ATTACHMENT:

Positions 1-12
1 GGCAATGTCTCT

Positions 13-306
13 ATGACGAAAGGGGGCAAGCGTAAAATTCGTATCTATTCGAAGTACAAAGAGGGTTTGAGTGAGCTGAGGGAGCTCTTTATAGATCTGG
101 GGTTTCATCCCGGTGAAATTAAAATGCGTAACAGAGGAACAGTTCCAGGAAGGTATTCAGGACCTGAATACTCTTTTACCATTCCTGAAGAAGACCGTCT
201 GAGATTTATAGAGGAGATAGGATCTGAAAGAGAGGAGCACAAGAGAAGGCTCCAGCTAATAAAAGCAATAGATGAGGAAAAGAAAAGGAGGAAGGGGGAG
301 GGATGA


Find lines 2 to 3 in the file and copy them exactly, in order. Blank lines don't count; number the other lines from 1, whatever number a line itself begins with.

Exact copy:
1 GGCAATGTCTCT

Positions 13-306